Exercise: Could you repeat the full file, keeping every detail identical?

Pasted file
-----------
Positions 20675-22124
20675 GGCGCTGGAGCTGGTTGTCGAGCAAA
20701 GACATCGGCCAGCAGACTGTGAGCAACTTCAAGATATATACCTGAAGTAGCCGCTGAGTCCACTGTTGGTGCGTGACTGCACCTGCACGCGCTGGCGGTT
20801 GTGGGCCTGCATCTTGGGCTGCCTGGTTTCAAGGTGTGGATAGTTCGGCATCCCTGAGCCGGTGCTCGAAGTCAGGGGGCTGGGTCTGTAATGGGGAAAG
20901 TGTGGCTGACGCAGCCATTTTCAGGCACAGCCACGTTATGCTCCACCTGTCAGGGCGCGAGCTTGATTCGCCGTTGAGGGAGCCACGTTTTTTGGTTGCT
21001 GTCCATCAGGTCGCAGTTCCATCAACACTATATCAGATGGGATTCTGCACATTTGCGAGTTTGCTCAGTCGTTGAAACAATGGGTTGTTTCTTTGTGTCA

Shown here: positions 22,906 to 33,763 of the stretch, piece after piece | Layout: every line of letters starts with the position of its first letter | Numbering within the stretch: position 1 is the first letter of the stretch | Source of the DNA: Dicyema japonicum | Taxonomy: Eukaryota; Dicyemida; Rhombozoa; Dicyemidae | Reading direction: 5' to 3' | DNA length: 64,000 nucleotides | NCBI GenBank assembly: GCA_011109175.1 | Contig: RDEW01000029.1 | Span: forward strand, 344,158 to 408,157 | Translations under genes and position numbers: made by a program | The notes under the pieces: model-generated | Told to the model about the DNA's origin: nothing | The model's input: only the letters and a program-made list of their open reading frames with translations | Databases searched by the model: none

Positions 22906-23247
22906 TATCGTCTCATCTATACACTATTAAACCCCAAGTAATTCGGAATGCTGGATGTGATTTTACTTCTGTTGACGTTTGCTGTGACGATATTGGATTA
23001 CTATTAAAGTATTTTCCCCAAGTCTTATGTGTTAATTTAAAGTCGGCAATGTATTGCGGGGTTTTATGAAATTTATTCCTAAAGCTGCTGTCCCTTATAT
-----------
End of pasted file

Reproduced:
Positions 20675-22124
20675 GGCGCTGGAGCTGGTTGTCGAGCAAA
20701 GACATCGGCCAGCAGACTGTGAGCAACTTCAAGATATATACCTGAAGTAGCCGCTGAGTCCACTGTTGGTGCGTGACTGCACCTGCACGCGCTGGCGGTT
20801 GTGGGCCTGCATCTTGGGCTGCCTGGTTTCAAGGTGTGGATAGTTCGGCATCCCTGAGCCGGTGCTCGAAGTCAGGGGGCTGGGTCTGTAATGGGGAAAG
20901 TGTGGCTGACGCAGCCATTTTCAGGCACAGCCACGTTATGCTCCACCTGTCAGGGCGCGAGCTTGATTCGCCGTTGAGGGAGCCACGTTTTTTGGTTGCT
21001 GTCCATCAGGTCGCAGTTCCATCAACACTATATCAGATGGGATTCTGCACATTTGCGAGTTTGCTCAGTCGTTGAAACAATGGGTTGTTTCTTTGTGTCA

Shown here: positions 22,906 to 33,763 of the stretch, piece after piece | Layout: every line of letters starts with the position of its first letter | Numbering within the stretch: position 1 is the first letter of the stretch | Source of the DNA: Dicyema japonicum | Taxonomy: Eukaryota; Dicyemida; Rhombozoa; Dicyemidae | Reading direction: 5' to 3' | DNA length: 64,000 nucleotides | NCBI GenBank assembly: GCA_011109175.1 | Contig: RDEW01000029.1 | Span: forward strand, 344,158 to 408,157 | Translations under genes and position numbers: made by a program | The notes under the pieces: model-generated | Told to the model about the DNA's origin: nothing | The model's input: only the letters and a program-made list of their open reading frames with translations | Databases searched by the model: none

Positions 22906-23247
22906 TATCGTCTCATCTATACACTATTAAACCCCAAGTAATTCGGAATGCTGGATGTGATTTTACTTCTGTTGACGTTTGCTGTGACGATATTGGATTA
23001 CTATTAAAGTATTTTCCCCAAGTCTTATGTGTTAATTTAAAGTCGGCAATGTATTGCGGGGTTTTATGAAATTTATTCCTAAAGCTGCTGTCCCTTATAT